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Updated: March 29th, 2013 2:21pm
Mackey: Twins won't do it, but it makes sense to bat Joe Mauer second

Mackey: Twins won't do it, but it makes sense to bat Joe Mauer second

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by Phil Mackey

Minnesota Twins manager Ron Gardenhire wrote out an interesting lineup at JetBlue Park on Thursday night.

1. Aaron Hicks, 2. Joe Mauer, 3. Josh Willingham, etc.

Mauer in the 2-hole -- a place he has been penciled in only 73 times in 1,065 career major league games.

It seems logical. Mauer, a man who reaches base more than any hitter in baseball, setting the table at the top of the order -- along with Hicks -- for big thumpers Willingham, Justin Morneau and others.

But according to the rumblings in Fort Myers, it's likely Brian Dozier who will occupy the No. 2 spot in the batting order when the regular season begins next week.

I'm not sold on this idea.

There's a good chance Dozier will increase his production from last season, and it's absolutely worth noting he owns a career minor league on-base percentage of .370. He has the potential to be a very solid major league hitter. But Dozier struggled in his major league debut last season, posting a .234/.271/.332 batting line in 84 games.

Mauer is the perfect No. 2 hitter. His main strength is getting on base -- something he does 40% of the time. Mauer is an elite hitter no matter where he is in the lineup, but he is not a power hitter. He is a table setter.

With rookie Hicks set to lead off, and with no proven high-OBP hitters on the roster to slot into the 2-hole, why not slide Mauer up?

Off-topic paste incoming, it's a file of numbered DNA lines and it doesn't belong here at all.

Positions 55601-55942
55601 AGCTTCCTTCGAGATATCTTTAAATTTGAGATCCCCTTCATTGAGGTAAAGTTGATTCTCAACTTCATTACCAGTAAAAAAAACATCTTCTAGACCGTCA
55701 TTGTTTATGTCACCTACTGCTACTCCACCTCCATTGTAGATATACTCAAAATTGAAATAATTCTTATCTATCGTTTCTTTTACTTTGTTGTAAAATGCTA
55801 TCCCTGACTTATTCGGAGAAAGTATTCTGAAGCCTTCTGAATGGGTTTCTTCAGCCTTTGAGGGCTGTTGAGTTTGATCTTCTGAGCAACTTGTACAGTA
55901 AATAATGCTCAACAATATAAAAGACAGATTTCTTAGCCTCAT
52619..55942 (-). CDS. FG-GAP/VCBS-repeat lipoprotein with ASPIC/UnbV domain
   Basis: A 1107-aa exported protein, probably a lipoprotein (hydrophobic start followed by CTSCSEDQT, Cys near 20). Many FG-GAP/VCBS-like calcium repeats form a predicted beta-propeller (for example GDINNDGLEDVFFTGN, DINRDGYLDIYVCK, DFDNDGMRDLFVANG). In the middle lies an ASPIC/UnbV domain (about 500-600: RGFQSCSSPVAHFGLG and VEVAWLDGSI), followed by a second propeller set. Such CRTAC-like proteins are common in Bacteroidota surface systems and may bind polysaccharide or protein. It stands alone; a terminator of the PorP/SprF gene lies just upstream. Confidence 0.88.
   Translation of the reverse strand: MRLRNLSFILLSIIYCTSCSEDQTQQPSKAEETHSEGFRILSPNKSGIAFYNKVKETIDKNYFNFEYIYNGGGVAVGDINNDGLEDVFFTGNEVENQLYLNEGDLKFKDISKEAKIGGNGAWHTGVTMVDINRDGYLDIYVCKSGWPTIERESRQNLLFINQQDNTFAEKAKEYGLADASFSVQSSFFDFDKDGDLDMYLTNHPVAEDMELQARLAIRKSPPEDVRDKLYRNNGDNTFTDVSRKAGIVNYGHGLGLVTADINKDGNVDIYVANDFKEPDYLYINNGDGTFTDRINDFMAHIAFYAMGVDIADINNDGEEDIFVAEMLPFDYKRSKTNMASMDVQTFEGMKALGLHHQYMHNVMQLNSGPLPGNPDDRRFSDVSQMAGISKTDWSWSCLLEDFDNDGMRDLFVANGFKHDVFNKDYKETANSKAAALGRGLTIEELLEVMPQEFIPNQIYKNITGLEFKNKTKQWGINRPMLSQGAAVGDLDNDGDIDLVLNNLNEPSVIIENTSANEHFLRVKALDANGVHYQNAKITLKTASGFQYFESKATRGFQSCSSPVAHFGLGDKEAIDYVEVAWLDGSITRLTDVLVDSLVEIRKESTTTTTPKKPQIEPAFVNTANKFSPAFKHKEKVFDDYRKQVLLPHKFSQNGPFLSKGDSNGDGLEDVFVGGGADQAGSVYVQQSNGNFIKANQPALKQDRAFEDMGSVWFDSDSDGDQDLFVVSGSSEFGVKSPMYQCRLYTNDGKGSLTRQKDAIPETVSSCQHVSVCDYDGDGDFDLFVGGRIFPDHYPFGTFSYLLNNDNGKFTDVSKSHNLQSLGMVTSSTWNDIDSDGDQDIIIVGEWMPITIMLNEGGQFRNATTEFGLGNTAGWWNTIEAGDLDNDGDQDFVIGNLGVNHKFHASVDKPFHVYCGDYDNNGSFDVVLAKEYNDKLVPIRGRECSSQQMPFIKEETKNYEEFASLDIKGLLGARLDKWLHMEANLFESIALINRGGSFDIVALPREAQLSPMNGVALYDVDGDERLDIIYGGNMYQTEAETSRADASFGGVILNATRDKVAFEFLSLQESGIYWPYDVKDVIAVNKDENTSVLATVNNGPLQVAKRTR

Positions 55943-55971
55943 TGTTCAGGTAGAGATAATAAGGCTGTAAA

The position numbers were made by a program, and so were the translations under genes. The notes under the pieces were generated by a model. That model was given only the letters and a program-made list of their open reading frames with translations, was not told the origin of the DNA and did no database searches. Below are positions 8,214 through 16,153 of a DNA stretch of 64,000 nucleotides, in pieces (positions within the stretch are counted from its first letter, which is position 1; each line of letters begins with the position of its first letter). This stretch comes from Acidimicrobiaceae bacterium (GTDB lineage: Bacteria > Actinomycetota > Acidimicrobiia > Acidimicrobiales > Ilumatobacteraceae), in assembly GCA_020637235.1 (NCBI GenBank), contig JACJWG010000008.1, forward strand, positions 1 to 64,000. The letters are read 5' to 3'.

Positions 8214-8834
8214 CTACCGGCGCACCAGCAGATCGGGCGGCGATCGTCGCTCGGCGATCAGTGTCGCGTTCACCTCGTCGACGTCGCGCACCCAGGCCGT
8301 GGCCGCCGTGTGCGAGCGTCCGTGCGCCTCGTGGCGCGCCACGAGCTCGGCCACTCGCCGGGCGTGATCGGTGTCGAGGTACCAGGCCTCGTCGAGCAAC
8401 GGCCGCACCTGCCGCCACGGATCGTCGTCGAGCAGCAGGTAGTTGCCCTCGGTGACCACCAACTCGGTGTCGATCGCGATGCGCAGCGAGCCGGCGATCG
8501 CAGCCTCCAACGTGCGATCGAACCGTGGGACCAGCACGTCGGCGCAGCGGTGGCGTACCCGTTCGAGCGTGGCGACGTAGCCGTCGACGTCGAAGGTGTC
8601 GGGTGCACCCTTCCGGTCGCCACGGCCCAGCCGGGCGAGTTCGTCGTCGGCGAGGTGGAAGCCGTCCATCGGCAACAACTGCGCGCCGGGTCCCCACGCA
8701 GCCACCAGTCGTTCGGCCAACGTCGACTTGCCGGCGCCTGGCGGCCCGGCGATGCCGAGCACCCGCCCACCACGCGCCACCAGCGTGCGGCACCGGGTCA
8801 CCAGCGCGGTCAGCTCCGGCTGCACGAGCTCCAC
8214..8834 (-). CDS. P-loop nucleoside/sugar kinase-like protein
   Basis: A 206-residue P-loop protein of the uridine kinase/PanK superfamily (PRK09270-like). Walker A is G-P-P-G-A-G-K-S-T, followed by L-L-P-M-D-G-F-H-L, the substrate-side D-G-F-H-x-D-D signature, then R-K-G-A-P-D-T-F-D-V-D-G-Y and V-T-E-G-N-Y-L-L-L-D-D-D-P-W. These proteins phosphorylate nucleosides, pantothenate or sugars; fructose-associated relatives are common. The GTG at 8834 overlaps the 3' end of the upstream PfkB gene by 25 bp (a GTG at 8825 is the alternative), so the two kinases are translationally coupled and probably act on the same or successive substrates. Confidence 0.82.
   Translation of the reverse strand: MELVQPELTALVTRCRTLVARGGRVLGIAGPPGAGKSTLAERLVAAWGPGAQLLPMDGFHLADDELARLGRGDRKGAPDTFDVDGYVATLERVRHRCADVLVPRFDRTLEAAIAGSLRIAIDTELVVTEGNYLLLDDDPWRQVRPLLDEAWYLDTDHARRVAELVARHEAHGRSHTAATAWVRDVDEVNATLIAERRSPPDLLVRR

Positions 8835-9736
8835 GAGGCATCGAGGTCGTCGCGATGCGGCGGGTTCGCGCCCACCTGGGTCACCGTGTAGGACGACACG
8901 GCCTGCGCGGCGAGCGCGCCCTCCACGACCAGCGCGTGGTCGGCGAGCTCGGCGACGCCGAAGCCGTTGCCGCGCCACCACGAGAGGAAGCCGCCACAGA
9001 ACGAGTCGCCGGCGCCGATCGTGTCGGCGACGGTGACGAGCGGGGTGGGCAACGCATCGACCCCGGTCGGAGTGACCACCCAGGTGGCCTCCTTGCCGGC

Historically, moving Mauer up just isn't something Gardenhire likes to do, no matter what the rest of the roster looks like.

The Twins have been fortunate enough a couple times in recent history to have two leadoff-caliber hitters at the top of the order at the same time.

With Denard Span batting leadoff most of last season, Ben Revere was penciled into the No. 2 hole for 79 games, posting a .340 on-base percentage. Jamey Carroll posted a .330 OBP in 42 games in the 2-hole.

The Twins had a similar luxury at the top of the order in 2010 with Span and 2-hole hitter Orlando Hudson, who reached base at a respectable .338 clip.

But in years where there is no obvious No. 2 hitter on the roster, Gardenhire has a history of playing musical chairs with anybody but Mauer.

In 2011, 11 different Twins hitters combined for a .289 on-base percentage in the 2-hole -- .40 points below the American League average.

In 2009, the Twins used four different hitters (aside from Mauer) in the 2-hole, all of whom reached base at an underwhelming clip -- Alexi Casilla (.220), Matt Tolbert (.299), Brendan Harris (.242) and Orlando Cabrera (.314).

If there is a logical, high-OBP hitter to slot in the 2-hole ahead of Joe Mauer, so be it.

But Dozier, Pedro Florimon and Eduardo Escobar have yet to prove anything in the big leagues. Jamey Carroll doesn't project to start. Trevor Plouffe and Chris Parmelee fit better further down the lineup.

It makes sense to have Dozier prove himself in the 8-hole for a month before moving him up. If he shows adequate plate discipline, reward him by moving him up.

With Mauer in the 2-hole to start the season, the Twins can be assured they won't waste outs and kill rallies at the top of the order.

Phil Mackey is a columnist for He co-hosts "Mackey & Judd" from 9 a.m. to 1 p.m. weekdays on 1500 ESPN Twin Cities.
Email Phil | @PhilMackey | Mackey & Judd